Results tagged “extrasolar planet”

Models of planet formation have shown that giant planets have a large impact on the number, masses and orbits of terrestrial planets that form.

Most models used to predict or fit exoplanet transmission spectra do not include all the effects of atmospheric refraction.

We present a new method to probe atmospheric pressure on Earthlike planets using (O2-O2) dimers in the near-infrared.

We present the results of simulations on the detectability of O2 in the atmosphere of Earth twins around nearby low mass stars using high resolution transmission spectroscopy.

Using the powerful eye of NASA's Hubble Space Telescope, two teams of scientists have found faint signatures of water in the atmospheres of five distant planets.

Eclipsing systems, such as transiting exoplanets, allow one to measure the mean stellar density of the host star under various idealized assumptions. Asterodensity Profiling (AP) compares this density to an independently determined value in order to check the validity of the assumptions and ultimately extract useful information on the nature of the target system.

he proportions of oxygen, carbon and major rock-forming elements (e.g. Mg, Fe, Si) determine a planet's dominant mineralogy. Variation in a planet's mineralogy subsequently affects planetary mantle dynamics as well as any deep water or carbon cycle.

Recent simulations have shown that the formation of planets in circumbinary configurations (such as those recently discovered by Kepler) is dramatically hindered at the planetesimal accretion stage.

Habitable Worlds With No Signs of Life

'Most habitable worlds in the cosmos will have no remotely detectable signs of life' is proposed as a biological hypothesis to be tested in studies of exoplanets. Habitable planets could be discovered elsewhere in the Universe, yet there are many hypothetical scenarios whereby the search for life on them could yield negative results.

A large fraction of white dwarfs (WDs) may host planets in their habitable zones. These planets may provide our best chance to detect bio-markers on a transiting exoplanet, thanks to the diminished contrast ratio between the Earth-sized WD and its Earth-sized planets.

Observations of the Earth as a planet using the earthshine technique (i.e. looking at the light reflected from the darkside of the Moon), have been used for climate and astrobiology studies.

Astrometry is a powerful technique to study the populations of extrasolar planets around nearby stars. It gives access to a unique parameter space and is therefore required for obtaining a comprehensive picture of the properties, abundances, and architectures of exoplanetary systems.

We report our spectroscopic investigation of the transiting ice giant GJ 3470b's atmospheric transmission, and the first results of extrasolar planet observations from the new Keck/MOSFIRE spectrograph.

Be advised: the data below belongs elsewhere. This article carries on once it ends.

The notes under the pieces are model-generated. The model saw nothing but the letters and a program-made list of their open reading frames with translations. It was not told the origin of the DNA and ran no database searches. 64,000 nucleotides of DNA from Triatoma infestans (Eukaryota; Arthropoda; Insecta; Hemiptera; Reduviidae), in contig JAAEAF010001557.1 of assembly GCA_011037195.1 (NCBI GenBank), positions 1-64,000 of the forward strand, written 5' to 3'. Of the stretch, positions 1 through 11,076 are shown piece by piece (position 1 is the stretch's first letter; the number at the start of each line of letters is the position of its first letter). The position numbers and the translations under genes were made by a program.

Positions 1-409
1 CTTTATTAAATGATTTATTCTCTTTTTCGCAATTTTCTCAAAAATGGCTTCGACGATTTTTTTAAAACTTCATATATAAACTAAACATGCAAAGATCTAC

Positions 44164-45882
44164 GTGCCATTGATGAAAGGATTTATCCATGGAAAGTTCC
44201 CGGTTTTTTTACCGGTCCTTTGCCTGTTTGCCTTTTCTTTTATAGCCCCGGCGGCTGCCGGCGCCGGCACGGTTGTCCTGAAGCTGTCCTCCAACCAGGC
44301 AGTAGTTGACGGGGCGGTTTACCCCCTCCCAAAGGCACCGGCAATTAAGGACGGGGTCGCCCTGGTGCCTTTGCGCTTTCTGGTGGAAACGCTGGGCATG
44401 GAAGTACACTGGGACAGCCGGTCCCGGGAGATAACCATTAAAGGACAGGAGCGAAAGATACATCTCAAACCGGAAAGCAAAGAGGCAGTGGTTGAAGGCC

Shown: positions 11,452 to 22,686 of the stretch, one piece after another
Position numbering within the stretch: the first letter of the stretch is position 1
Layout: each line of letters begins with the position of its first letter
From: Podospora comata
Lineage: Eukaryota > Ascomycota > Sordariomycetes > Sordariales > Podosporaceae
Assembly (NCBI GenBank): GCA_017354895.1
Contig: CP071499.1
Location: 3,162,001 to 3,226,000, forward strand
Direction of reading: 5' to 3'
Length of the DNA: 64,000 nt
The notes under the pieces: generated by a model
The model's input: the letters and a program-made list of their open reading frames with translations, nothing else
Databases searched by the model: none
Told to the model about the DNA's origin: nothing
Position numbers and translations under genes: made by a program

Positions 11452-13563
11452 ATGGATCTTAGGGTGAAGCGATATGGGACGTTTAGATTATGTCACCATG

At optical wavelengths, an exoplanet's signature is essentially reflected light from the host star - several orders of magnitude fainter. Since it is superimposed on the star spectrum its detection has been a difficult observational challenge.

Ranked near the top of the long list of exciting discoveries made with NASA's Kepler photometer is the detection of transiting circumbinary planets. In just over a year the number of such planets went from zero to seven, including a multi-planet system with one of the planets in the habitable zone (Kepler-47).

The Solar System includes two planets --- Mercury and Mars --- significantly less massive than Earth, and all evidence indicates that planets of similar size orbit many stars. In fact, one of the first exoplanets to be discovered is a lunar-mass planet around a millisecond pulsar.

High-precision eclipse spectrophotometry of transiting terrestrial exoplanets represents a promising path for the first atmospheric characterizations of habitable worlds and the search for life outside our solar system.

Moons orbiting extrasolar planets are the next class of object to be observed and characterized for possible habitability. Like the host-planets to their host-star, exomoons have a limiting radius at which they may be gravitationally bound, or the Hill radius.

Exoplanetary science has reached a historic moment. The James Webb Space Telescope will be capable of probing the atmospheres of rocky planets, and perhaps even search for biologically produced gases. However this is contingent on identifying suitable targets before the end of the mission. A race therefore, is on, to find transiting planets with the most favorable properties, in time for the launch. Here, we describe a realistic opportunity to discover extremely favorable targets - rocky planets transiting nearby brown dwarfs - using the Spitzer Space Telescope as a survey instrument.

A University of Washington astronomer is using Earth's interstellar neighbors to learn the nature of certain stars too far away to be directly measured or observed, and the planets they may host. "Characterization by proxy" is the technique used by Sarah Ballard, a post-doctoral researcher at the UW, to infer the properties of small, relatively cool stars too distant for measurement, by comparing them to closer stars that now can be directly observed.

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